Sports Reporter
CRICKET, the country’s second biggest sporting discipline, has been cleared for consideration to resume its activities, pending an application being lodged to Youth, Sport, Arts and Recreation Minister, Kirsty Coventry, through the Sports Commission.

Sporting activities in this country have been on hold as part of measures to halt the spread of the coronavirus whose outbreak has devastated sport around the world.

However, a number of the domestic sporting disciplines, led by cricket, are now considered to be low-risk sport codes which can, upon getting clearance from authorities, resume their activities.

“The Ministry of Youth, Sport, Arts and Recreation do hereby, in terms of Section 4 (1) and (2) of the Public Health (COVID-19 Prevention, Containment and Treatment), (National Lockdown), (Amendment) Order 2020 (No 9) gives notice of the classification of low-risk sport codes as:

  • Archery
  • Swimming
  • Athletics
  • Rowing
  • Cycling
  • Equestrian
  • Horse Racing
  • Fencing
  • Golf
  • Polo
  • Polo cross
  • Motor Sport/BMX
  • Shooting
  • Tennis
  • Darts
  • Goal Ball (Visually Impaired)
  • Cricket
  • Table Tennis
  • Lawn Bowls
  • Triathlon

“The above-mentioned sport codes are, therefore, advised to apply, in terms of Section 3 of the SI, to the Minister, through the Sports and Recreation Commission, for consideration to resume sporting activities.

“The list will be updated upon further clarification.’’

Last week, Coventry revealed they had made amendments on the classification of sport codes and an announcement was set to be made.

She said there has been confusion regarding the classification of the sport codes.

However, the Ministry, together with the Sports and Recreation Commission and health personnel, had gone through the different sport for classification, guided by World Health Organisation.

“There has been a bit of confusion, in terms of sport and low-risk sport and categories, and national associations have had a lot of questions and I think that was due to the SI (Statutory Instrument) that came out at the beginning of the week,’’ said Coventry.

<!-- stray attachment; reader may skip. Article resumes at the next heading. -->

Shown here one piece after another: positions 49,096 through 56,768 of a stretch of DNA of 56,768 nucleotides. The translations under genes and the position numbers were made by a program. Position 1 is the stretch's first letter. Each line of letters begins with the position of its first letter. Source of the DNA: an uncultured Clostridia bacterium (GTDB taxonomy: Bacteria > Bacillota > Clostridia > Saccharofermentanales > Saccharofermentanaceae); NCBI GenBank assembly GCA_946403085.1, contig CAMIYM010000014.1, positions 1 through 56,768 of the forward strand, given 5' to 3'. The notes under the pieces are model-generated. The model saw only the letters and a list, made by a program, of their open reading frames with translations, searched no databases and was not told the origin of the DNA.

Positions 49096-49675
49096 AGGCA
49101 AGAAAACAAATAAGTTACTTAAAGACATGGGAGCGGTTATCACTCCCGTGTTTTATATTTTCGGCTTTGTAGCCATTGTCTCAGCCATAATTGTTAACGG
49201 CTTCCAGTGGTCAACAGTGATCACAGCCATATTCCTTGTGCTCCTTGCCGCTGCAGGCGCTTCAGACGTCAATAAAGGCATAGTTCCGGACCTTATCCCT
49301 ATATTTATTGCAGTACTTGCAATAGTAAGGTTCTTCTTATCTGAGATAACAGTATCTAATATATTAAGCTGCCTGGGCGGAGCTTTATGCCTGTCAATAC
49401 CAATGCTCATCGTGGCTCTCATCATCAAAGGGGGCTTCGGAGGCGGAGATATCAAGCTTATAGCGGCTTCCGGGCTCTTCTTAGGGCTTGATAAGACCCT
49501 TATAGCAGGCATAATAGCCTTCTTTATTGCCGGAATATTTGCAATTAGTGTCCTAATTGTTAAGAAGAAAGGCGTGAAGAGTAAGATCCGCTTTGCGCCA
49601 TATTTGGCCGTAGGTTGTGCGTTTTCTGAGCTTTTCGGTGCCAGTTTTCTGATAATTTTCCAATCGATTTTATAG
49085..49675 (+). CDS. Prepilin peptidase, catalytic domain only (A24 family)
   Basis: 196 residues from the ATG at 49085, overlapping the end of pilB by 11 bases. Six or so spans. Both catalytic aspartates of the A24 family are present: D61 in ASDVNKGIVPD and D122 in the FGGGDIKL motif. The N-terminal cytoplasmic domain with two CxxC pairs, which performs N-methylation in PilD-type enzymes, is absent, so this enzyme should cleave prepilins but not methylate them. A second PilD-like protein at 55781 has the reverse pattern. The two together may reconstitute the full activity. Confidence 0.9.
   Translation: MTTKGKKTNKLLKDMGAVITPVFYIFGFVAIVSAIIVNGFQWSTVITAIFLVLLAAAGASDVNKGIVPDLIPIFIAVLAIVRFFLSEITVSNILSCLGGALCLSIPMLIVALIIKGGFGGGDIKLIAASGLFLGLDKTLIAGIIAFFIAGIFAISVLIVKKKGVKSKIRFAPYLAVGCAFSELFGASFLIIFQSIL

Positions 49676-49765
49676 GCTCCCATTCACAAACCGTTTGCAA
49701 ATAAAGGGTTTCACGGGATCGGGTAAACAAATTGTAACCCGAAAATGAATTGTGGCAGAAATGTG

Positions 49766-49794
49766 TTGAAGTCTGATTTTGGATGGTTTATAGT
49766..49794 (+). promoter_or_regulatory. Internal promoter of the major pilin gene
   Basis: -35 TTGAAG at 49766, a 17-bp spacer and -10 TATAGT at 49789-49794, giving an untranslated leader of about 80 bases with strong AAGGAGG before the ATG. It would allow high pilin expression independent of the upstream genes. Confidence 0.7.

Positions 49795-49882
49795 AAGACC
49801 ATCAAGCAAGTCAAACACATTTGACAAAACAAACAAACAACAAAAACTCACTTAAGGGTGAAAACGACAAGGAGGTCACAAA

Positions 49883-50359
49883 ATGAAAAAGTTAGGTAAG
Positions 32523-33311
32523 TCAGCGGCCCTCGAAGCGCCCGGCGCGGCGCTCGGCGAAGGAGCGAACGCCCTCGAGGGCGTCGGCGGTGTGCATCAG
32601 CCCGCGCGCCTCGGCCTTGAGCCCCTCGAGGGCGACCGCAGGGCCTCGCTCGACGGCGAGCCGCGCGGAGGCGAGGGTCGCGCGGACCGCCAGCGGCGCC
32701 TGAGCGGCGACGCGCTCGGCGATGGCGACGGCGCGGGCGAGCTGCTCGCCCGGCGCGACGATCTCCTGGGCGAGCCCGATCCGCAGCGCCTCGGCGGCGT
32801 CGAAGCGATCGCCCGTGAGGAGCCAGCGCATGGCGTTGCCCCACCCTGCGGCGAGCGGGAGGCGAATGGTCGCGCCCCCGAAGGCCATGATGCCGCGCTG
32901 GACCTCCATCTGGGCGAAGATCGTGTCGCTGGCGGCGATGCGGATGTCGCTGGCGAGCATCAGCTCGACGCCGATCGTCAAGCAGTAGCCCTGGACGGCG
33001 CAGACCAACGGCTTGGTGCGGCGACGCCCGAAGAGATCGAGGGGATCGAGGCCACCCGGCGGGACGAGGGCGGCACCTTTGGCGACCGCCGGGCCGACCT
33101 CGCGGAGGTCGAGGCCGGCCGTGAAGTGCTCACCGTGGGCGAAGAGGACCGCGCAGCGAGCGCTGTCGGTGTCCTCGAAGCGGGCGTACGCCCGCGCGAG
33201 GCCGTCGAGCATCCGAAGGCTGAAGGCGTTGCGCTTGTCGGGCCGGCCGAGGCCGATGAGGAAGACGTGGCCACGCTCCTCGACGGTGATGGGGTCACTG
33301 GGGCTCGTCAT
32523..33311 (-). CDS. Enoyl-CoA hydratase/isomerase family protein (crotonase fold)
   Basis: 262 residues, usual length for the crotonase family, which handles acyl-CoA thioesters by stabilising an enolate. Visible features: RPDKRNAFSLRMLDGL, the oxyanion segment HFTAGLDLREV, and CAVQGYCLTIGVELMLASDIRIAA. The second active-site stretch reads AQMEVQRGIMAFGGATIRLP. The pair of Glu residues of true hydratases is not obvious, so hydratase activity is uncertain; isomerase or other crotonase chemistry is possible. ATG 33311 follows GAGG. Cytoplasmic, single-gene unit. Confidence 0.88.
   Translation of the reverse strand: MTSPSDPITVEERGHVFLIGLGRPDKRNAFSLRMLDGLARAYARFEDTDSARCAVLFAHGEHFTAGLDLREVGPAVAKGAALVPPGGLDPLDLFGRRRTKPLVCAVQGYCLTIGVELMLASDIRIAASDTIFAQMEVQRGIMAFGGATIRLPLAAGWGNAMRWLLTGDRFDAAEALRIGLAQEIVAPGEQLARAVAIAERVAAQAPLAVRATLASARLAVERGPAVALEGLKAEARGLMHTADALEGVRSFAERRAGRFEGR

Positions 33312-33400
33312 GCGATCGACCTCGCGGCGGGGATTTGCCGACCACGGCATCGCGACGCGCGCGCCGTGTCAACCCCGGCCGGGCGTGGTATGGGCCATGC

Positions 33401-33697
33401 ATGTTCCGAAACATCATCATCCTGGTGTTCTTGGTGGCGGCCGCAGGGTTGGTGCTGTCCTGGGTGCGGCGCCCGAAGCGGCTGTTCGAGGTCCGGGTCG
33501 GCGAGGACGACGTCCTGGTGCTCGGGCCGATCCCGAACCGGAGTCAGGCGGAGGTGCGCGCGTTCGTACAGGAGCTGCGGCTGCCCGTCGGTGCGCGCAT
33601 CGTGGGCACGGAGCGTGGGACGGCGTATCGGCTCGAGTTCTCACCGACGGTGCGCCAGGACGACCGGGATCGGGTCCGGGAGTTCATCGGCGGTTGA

“We have since refined . . . I have made some amendments and I will be talking on some of those points.

“The sport codes will be notified in the next few days which classification they are in.

“So, that means whether they are low-risk, medium risk, high risk, the Ministry along with SRC, along with doctors have gone through the different sport codes.

“And, we have been guided by the WHO guidelines in terms of which sport falls into the different categories.

“Once the national associations have received those categories, they will then come to the SRC with their plans on moving and then final approval will be given to the ministry.

“Our first and main priority is in safeguarding the people of Zimbabwe, and that is our athletes included, and the best way to do this is to be able to classify sports in low-risk, medium-risk and high-risk.

“Obviously, low-risk meaning less contact or no contact because that is how there is less chance of spreading Covid-19,” said Coventry.

National associations will have to apply to the Ministry to carry out their activities.

“The first main change is the definition of low-risk, previously we mentioned specific sport codes, we have taken out the specific sport codes as per the WHO guidelines,’’ said Coventry.

“Low-risk means non-contact sports and low-risk of transmission, so we will follow those guidelines and now that’s what the SI will speak to.

“Secondly, all sport codes need to apply through the SRC to the Ministry or the Minister if they want to train, compete or exercise provided that they meet and comply with all national and WHO safeguarding guidelines.

“If a sport association is found non-compliant they will be asked to immediately cease all activities and they could face criminal sanction.

“The third is all sports facilities and responsible authorities or venues have to keep and maintain a logbook of all persons entering and exiting them and they must keep these logbooks for a minimum of one month,” said Coventry.

She said there won’t be any competitions or spectators unless authorised and those found in breach will be shut down and could face criminal sanctions.

And, further from the prohibition or the sale of alcohol at the events, no sale of food to be eaten at the venue, and facilities, will be allowed except takeaways.

Coventry said national associations had to send in their plans, about how they would like to re-open, to the Sports and Recreation Commission.

They will be then vetted and the plans will be sent to the Ministry for final approval with the WHO and national guidelines being taken into full consideration.